Repression and Resistance: Week in Protest, November 20-26

Cover Photo of activists resisting evictions in Los Angeles by KTLA

“Repression and Resistance” is a column from Tribune of the People that highlights rebellions and repression happening in protests across the US each week. If you want us to cover a protest happening in your city, please send us a pitch.


Amazon workers across the country are expected to go on strike today, disrupting the monopoly corporation’s operations at the beginning of its peak sales season. Joined by Amazon workers in 14 other countries, the Black Friday strike at Amazon facilities has been gaining momentum over the past several years but has lacked the leadership to strike blows back at management’s counteroffensive.

It is estimated that Amazon processes half of all online shopping, and the company is currently facing antitrust charges from the European Union. Recent leaked documents also exposed Amazon’s efforts to bust unionizing and other organizing among workers, including hiring Pinkerton agents to spy on those at Amazon warehouses.

Those documents also detailed the strict monitoring system that Amazon uses to track workers and enforce excessive production quotas.

As a preemptive move to undermine the strike, Amazon announced this week that it would pay employees small bonuses for the month of December, $300 for full-time workers and $150 for part-time. By comparison, Amazon CEO Jeff Bezos’s wealth has grown by tens of billions of dollars this year, even as Amazon workers have faced risks of unemployment, eviction, and sickness.

Last year Amazon announced, without going into specifics, that the Black Friday weekend broke the company’s shopping records. The profits enjoyed by Amazon shareholders during the holiday season correlate with a jump in worker injuries and greater strain under a heavier workload.

It’s no surprise that these conditions have led to workers going on strike and protesting, like outside of Bezos’s own residence, but they must take up proletarian ideology to effectively combat and resist the imperialists behind Amazon’s management and take aim at the bosses.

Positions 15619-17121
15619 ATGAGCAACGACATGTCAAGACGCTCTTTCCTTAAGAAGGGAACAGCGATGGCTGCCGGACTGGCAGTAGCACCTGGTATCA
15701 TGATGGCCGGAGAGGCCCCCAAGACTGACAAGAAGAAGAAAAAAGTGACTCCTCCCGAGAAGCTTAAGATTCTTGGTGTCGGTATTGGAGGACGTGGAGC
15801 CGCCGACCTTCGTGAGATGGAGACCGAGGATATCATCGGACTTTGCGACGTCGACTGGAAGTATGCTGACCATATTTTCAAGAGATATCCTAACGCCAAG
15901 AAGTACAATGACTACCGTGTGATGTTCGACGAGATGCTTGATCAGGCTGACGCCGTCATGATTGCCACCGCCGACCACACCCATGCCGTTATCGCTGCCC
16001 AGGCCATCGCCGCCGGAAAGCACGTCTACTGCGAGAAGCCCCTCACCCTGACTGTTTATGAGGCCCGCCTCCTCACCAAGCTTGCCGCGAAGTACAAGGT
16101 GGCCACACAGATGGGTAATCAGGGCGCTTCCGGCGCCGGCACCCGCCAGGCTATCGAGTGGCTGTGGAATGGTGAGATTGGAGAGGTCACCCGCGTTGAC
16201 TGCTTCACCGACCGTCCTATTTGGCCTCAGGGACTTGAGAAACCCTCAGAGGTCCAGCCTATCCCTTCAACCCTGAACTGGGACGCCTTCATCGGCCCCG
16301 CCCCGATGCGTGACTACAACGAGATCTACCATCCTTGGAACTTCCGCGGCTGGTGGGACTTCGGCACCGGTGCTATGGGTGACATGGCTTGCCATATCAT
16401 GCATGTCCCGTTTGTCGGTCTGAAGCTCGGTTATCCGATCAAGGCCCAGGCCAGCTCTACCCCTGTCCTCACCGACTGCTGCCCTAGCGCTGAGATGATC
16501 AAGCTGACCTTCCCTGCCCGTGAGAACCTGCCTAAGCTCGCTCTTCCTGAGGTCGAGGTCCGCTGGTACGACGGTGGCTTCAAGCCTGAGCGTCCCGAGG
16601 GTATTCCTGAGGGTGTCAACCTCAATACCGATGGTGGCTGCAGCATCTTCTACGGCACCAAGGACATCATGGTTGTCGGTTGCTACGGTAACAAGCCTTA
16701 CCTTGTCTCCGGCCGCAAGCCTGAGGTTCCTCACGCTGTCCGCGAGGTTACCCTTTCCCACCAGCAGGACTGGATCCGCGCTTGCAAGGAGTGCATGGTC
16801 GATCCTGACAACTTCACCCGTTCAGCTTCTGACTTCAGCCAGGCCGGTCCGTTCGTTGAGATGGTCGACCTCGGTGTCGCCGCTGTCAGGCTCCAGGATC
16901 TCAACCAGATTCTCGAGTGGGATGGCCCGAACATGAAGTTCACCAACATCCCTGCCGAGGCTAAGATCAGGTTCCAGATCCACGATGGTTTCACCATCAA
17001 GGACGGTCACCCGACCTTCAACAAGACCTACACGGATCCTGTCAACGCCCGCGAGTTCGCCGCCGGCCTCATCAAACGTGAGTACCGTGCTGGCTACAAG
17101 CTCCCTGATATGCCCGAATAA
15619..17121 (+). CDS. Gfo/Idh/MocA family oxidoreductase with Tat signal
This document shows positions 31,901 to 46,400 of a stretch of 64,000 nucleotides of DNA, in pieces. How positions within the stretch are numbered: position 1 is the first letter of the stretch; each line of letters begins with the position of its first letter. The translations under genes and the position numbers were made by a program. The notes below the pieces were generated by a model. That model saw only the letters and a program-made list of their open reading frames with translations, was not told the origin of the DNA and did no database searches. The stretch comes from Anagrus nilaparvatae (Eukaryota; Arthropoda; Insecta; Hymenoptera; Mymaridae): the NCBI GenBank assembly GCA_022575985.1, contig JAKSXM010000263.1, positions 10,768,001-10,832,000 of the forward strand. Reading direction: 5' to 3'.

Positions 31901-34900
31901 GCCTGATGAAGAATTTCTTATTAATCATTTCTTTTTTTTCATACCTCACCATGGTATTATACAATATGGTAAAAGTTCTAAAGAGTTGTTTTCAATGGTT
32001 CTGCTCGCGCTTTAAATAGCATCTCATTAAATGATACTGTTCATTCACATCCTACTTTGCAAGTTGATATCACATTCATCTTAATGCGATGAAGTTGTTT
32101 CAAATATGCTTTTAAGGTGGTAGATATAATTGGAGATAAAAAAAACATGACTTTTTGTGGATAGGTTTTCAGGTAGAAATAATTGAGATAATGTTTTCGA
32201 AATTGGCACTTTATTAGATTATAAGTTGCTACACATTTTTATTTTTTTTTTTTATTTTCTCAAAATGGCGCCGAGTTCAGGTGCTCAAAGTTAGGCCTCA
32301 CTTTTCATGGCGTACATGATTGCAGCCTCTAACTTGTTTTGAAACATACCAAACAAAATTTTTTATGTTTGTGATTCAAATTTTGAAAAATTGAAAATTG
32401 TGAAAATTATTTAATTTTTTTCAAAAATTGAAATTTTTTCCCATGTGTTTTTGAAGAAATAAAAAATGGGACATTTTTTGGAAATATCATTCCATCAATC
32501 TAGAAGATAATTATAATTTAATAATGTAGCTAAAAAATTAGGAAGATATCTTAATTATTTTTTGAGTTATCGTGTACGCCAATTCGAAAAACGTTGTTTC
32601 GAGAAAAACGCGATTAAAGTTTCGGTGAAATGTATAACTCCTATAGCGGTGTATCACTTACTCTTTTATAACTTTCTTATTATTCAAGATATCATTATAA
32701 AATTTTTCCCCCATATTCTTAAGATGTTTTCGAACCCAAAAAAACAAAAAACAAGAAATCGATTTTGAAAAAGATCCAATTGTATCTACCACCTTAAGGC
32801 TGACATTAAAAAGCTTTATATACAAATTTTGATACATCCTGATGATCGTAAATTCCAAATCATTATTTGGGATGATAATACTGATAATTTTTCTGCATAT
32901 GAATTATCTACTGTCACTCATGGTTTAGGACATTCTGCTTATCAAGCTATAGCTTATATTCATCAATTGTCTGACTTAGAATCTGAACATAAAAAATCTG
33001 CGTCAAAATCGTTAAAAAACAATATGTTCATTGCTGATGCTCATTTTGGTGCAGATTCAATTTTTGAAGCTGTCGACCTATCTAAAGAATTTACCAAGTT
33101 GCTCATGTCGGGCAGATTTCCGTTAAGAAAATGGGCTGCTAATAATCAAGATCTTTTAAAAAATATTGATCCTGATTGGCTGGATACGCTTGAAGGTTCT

Guillotine outside Bezos’s home

Cases against protesters continued to be processed around the US as well this week. A Douglas County Judge dismissed charges against 25 protesters for blocking a street during a July march protesting the shooting of James Scurlock by white bar owner Jacob Gardner. Those charged were among 120 who had been arrested that night.

Another protester from Florida was sentenced to 21 months in prison this week for allegedly attacking a Jacksonville police officer during the May Uprising. More than 100 others were also arrested during that weekend in Jacksonville, and over 14,000 have been arrested across the country this year.

Los Angeles

On Wednesday, a large group of protesters confronted California Highway Patrol as they carried out evictions and arrests in the El Sereno neighborhood outside of Los Angeles. The crowd eventually forced law enforcement to retreat, chanting, “Move bitch! Get out the way!”

This week protesters have been gathering outside of Mayor Eric Garcetti’s home in response to news that he may be joining President-elect Joe Biden’s administration. Garcetti was the co-chair of the Biden campaign. Protesters chanted, “Fuck Garcetti!” and demanded that he not be appointed to any political office.


On Thanksgiving, two statues celebrating US colonialism were vandalized in Minneapolis. A bust of George Washington was toppled, and red paint was splattered on another monument to US ‘pioneers,’ with graffiti slogans written on the base such as, “No more genocide.”

Oklahoma City, OK

Over 100 people surrounded the Oklahoma City Police Department on Wednesday night in protest of the police murder of 15-year-old Stavian Rodriguez, chanting “No Justice, No Peace!”

Photo by David Young

Louisville, KY

Over 200 gathered for a vigil on Monday night to honor Hamza “Travis” Nagdy, a key figure in the Louisville movement for Black Lives who was killed in a shooting the previous night. The details of the shooting are still unclear.

Known affectionately as “Chants the Rapper,” Travis was a passionate fighter in the protests demanding justice for the police murder of Breonna Taylor. Having been a foster child and incarcerated as a juvenile, he was a bright example of someone who rose in defiance of the racist society of US imperialism that had imposed so many burdens on him.

“[He had] a strong sense of strength, a sense of willingness to spend and give everything he had toward this,” said a fellow protester during a livestream on Monday. “I can only assume that that energy is going to waft over all of us like a wildfire.”

Readers can donate to his family’s fundraiser for funeral expenses here.

Photo by Alton Strupp

Portland, OR

The windows of several downtown businesses were smashed during a protest in Portland Wednesday night, and statues symbolizing US colonialism were also vandalized later in the evening.

Photo by the Oregonian


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